WBG’s response to Rishi Sunak’s welfare speech

Date Posted: Tuesday 23rd April 2024

disabled womenPublic ServicesSocial SecurityWelfare

On Friday 19 April, Prime Minister Rishi Sunak delivered a speech on reforms to social security. These included:

  • Tightening Work Capability Assessments increasing the threshold for work (as previously announced);
  • Reforming the process for getting a fit note, taking it out of GPs’ scope of work and creating a new system, with the aim of reducing the number of people signed off work;
  • Increasing the number of hours people in receipt of unemployment related benefits are required to work;
  • Entirely removing work related benefits from people who haven’t met conditions such as accepting a job their work coach deems suitable after 12 months (as previously announced);
  • Reforming Personal Independence Payments (PIPs) to raise the thresholds on the seriousness of conditions for eligibility, and requiring greater medical evidence to make a claim; and
  • Using AI to identify benefit fraud and introduce a bill to increase penalties.

Along with many Disabled people’s organisations, WBG is seriously concerned that these policies would:

  • Push more Disabled people into unsuitable work;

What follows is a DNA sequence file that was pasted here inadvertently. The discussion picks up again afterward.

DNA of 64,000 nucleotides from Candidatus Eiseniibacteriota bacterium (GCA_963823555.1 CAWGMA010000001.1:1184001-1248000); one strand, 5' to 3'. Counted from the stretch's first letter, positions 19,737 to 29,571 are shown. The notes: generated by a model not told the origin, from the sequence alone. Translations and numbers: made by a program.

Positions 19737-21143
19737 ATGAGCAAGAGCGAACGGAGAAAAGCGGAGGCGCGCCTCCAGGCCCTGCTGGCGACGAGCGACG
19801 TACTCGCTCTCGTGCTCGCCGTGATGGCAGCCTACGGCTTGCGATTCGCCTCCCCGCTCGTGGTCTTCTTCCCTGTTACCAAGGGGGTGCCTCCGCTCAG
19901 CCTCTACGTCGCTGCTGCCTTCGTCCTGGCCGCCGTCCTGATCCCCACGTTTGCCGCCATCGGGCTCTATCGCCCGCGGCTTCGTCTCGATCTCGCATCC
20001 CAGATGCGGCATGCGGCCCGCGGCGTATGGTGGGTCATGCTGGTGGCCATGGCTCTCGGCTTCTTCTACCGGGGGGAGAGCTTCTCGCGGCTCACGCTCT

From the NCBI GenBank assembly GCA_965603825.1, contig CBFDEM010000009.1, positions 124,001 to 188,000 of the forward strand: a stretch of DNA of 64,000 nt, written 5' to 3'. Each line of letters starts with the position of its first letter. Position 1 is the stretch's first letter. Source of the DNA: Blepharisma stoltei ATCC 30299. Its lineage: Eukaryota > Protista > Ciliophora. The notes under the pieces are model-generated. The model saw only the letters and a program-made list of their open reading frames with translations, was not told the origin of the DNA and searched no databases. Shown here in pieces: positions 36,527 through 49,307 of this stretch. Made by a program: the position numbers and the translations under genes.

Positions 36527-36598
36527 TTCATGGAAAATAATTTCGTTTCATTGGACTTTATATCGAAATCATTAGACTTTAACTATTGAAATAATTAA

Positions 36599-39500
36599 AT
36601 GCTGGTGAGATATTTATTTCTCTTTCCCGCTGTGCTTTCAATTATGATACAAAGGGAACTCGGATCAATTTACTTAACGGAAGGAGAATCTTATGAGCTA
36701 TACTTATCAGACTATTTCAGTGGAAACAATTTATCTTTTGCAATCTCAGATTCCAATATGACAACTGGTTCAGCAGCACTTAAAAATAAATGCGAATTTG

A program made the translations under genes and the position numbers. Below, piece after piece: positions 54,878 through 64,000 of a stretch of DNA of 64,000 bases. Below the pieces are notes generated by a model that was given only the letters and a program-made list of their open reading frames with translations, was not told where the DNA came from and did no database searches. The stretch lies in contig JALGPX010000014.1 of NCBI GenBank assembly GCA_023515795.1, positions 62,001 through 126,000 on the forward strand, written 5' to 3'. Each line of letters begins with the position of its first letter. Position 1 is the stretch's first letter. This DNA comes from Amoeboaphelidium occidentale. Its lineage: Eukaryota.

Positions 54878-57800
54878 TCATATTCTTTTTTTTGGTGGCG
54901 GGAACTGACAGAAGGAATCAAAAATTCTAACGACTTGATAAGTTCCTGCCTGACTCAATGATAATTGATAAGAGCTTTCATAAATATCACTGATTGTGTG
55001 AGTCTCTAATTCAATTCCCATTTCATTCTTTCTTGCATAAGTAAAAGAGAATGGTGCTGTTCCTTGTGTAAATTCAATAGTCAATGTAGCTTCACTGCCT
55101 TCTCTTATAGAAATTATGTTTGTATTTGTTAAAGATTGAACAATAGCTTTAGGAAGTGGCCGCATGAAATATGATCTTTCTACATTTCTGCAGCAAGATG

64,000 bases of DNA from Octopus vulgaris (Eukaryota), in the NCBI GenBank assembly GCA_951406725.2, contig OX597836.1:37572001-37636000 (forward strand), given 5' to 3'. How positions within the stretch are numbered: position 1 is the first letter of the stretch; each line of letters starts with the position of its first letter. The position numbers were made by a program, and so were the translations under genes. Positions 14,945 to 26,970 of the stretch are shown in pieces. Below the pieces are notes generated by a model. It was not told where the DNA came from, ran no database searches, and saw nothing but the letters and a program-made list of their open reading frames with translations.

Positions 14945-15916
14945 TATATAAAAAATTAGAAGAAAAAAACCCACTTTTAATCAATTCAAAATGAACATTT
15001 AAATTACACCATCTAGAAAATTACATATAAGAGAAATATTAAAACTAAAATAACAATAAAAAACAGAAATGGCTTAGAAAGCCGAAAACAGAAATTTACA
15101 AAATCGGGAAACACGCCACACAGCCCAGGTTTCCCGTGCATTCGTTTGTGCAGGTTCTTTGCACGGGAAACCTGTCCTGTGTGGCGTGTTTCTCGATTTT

• Put pressure on people already juggling unpaid care with other responsibilities to increase their paid work; and
  • Push people who are not well enough to work to continue to do so.

All of which have the potential to make people’s physical and mental health worse.

Responding to these announcements, Dr Mary-Ann Stephenson, Director said,

“Paying taxes to contribute to the kind of society that takes care of its population is not a bad thing: a good social security system is a sign of a healthy society. Any one of us could find ourselves needing to claim social security if we become ill, have an accident, lose our job, have a relationship breakdown or have a sick or Disabled child or family member. So, we all have an interest in a system that is there when we need it most including supporting us when we contribute to the economy through work that is unpaid such as caring for children and relatives.

“Women disproportionately rely on social security: they are more likely to be Disabled, to live with chronic ill health, to care for other Disabled relatives and to care for children[1]

“Higher numbers of people now being in need of social security support is the consequence of several factors, not least the decisions of successive governments to underfund our vital social infrastructure, including health services, social care, early education and childcare. Sunak is right about one thing: people do want to work, and for that they need support, treatment, timely medical appointments, and high quality care.

“Disabled people experienced some of the worst impacts of austerity policies and then the Covid-19 pandemic. Instead of further scapegoating and blaming vulnerable groups for economic conditions beyond their control, the Government should look to those who can most afford it to contribute more in taxes, and use the additional funding to strengthen the foundations of our economy through investment in our physical and social infrastructure.”

[1] WBG (2023) Autumn Statement 2023: Social Security and Gender